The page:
Critics’ Picks

Haim Steinbach, Backyard Story, 1997, painted steel and particleboard shelving unit, cotton clothesline, wood clothespins, cotton clothing and underwear, painted metal grills, plastic jack‑o’‑lanterns, wood logs. 112“ x 24' 3/4” x 36".

Los Angeles

“Take It or Leave It”

Hammer Museum
10899 Wilshire Boulevard
February 9–May 18

Assembling works by thirty-six artists from the late 1970s to the present, “Take It or Leave It” underscores the dynamic and often blurry intersection of appropriation and institutional critique. Tempting questions arise: Does appropriation’s critique always reflect upon its exhibiting institution? In want of a discursive frame, must institutional critique always employ some form of appropriation?

“Take It or Leave It” aggregates works likely necessary for its task by artists including Louise Lawler, Sherrie Levine, Haim Steinbach, and Fred Wilson. It transcends the expected by presenting both signature works by these artists from the 1980s and some of their more recent pieces. Also presented are media, such as painting, usually omitted from histories of either appropriation or institutional critique, like Sue Williams’s fiery joke painting Spiritual America, 1992. Such inclusions give “Take It or Leave It” a self-conscious elasticity, revising history while writing it.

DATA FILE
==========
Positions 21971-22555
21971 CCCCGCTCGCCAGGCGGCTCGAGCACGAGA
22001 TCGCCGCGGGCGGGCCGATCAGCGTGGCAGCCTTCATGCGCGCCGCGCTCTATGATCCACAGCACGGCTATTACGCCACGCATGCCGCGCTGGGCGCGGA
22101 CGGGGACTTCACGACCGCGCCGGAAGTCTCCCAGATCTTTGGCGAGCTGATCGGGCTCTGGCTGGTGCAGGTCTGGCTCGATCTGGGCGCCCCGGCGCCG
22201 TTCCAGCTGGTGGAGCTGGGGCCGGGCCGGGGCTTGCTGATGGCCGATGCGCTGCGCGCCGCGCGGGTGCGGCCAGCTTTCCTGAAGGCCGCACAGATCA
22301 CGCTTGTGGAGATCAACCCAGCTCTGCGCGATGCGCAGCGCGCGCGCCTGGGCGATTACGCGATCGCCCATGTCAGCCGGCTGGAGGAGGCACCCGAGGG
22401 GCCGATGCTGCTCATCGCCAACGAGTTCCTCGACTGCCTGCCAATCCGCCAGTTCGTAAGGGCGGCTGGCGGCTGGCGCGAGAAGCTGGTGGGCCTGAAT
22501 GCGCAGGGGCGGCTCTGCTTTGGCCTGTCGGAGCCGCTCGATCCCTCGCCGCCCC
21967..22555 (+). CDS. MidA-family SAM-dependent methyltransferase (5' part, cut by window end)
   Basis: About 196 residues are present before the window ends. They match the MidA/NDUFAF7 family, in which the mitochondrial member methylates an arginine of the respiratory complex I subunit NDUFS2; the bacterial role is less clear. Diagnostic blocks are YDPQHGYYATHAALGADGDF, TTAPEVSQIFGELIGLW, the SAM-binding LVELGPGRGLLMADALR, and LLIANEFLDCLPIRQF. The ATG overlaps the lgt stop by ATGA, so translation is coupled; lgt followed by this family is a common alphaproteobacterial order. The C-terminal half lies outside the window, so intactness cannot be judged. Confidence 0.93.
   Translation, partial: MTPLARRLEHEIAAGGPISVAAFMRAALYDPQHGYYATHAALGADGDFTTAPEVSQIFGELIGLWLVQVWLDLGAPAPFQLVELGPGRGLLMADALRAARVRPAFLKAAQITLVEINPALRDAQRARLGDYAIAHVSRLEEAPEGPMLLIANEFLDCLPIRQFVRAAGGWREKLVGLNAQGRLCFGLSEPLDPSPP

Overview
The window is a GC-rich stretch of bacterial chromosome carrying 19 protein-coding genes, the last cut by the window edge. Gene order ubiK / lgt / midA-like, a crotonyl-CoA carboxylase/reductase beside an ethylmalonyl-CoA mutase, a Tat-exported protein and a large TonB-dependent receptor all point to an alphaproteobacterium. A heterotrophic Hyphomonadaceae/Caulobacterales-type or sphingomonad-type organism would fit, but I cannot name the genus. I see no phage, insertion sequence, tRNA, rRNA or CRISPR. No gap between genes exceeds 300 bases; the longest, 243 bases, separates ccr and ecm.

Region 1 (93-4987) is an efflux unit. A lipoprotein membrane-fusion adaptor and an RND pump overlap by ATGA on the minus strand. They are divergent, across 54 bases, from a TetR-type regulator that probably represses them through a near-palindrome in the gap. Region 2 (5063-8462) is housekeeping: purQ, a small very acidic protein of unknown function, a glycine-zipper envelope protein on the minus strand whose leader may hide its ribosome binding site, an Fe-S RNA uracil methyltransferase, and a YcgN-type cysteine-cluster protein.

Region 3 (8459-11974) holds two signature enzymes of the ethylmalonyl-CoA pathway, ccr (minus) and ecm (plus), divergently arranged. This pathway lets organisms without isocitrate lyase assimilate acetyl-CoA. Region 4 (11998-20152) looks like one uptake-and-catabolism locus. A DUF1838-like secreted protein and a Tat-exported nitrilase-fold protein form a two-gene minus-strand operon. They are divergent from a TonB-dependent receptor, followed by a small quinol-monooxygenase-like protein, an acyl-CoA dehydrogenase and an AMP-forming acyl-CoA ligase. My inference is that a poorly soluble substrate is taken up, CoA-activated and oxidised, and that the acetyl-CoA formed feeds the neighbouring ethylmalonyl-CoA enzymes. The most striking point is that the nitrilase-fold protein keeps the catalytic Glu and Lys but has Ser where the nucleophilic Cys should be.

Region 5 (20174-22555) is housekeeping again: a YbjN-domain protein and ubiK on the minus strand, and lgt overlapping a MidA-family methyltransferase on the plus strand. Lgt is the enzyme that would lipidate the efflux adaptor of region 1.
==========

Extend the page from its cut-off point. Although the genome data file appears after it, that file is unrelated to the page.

Andrea Fraser’s Museum Highlights: A Gallery Talk, 1989, a video of a faux docent tour scripted entirely of quotations, introduces the show and may have also inspired its method. Powerful juxtapositions that tempt taboo, such as Glenn Ligon’s Notes on the Margin of the Black Book, 1991–93, as threatening cyclorama for Paul McCarthy’s Michael Jackson Fucked Up Big Head Big Foot (MJFUBH), 2010, exemplify the extreme potential of this method to complicate both past and present. Acting as the finale to the exhibition is Stephen Prina’s elegiac installation The Second Sentence of Everything I Read Is You: Mourning Sex, 2005–2007, a singing memorial to Felix Gonzalez-Torres. Possibly too many works surround this already affective piece, including Mike Kelley’s Craft Morphology Flow Chart, 1991, Fred Wilson’s Slit, 1995, and David Wojnarowicz’s Crash: The Birth of Language / The Invention of Lies, 1986. All this threatens to overwhelm, but in so doing honestly dramatizes the challenge of “Take It Or Leave It”: how to make history of what remains largely present.